Nothing is certain – identity, order, structure; little truths dissolve in a nest of snakes. That is Dionysos’ gift (one of so many), the tangle of human complication – resulting in sweat, emotion, sex, fermentation, intoxication, everything that makes life worth something, and nothing that make it easy.
If by accident a blind person were an architect, what would this architecture look like, would it be different from the one we have – overwhelmed with the visual? We create the world according to our own notion about it, and this notion is defined by our perception of this world. Also, our perception is not objective, but is coloured by our ego, the mental and psychological construction ‘I’, which perceives. In this way architecture, like all other human activities, is not devoid of the chains of its own limitations due to prejudices, conventions and established habits. One of these great prejudices is, said in Nietzschean vocabulary, the Apollonian quality of architecture as a visual art of harmony, order and proportion.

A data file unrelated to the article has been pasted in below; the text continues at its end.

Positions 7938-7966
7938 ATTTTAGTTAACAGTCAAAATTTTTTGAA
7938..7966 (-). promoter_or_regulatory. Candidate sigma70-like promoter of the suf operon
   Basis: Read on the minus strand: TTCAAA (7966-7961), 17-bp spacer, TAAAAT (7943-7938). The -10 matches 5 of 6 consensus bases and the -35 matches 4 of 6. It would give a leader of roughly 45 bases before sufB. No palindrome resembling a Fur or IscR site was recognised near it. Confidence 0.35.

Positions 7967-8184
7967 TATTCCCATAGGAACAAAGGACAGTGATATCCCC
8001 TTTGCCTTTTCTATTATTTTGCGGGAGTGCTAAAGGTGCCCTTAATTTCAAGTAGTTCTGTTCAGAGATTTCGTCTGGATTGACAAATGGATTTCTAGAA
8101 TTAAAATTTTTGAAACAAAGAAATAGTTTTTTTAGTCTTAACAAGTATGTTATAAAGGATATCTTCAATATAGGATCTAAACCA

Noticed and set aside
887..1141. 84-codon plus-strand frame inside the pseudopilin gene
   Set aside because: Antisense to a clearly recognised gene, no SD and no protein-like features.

Ruby Sara: ‘Verse – Dionysos and the Word’, Devoted, Scarlet Imprint, 2008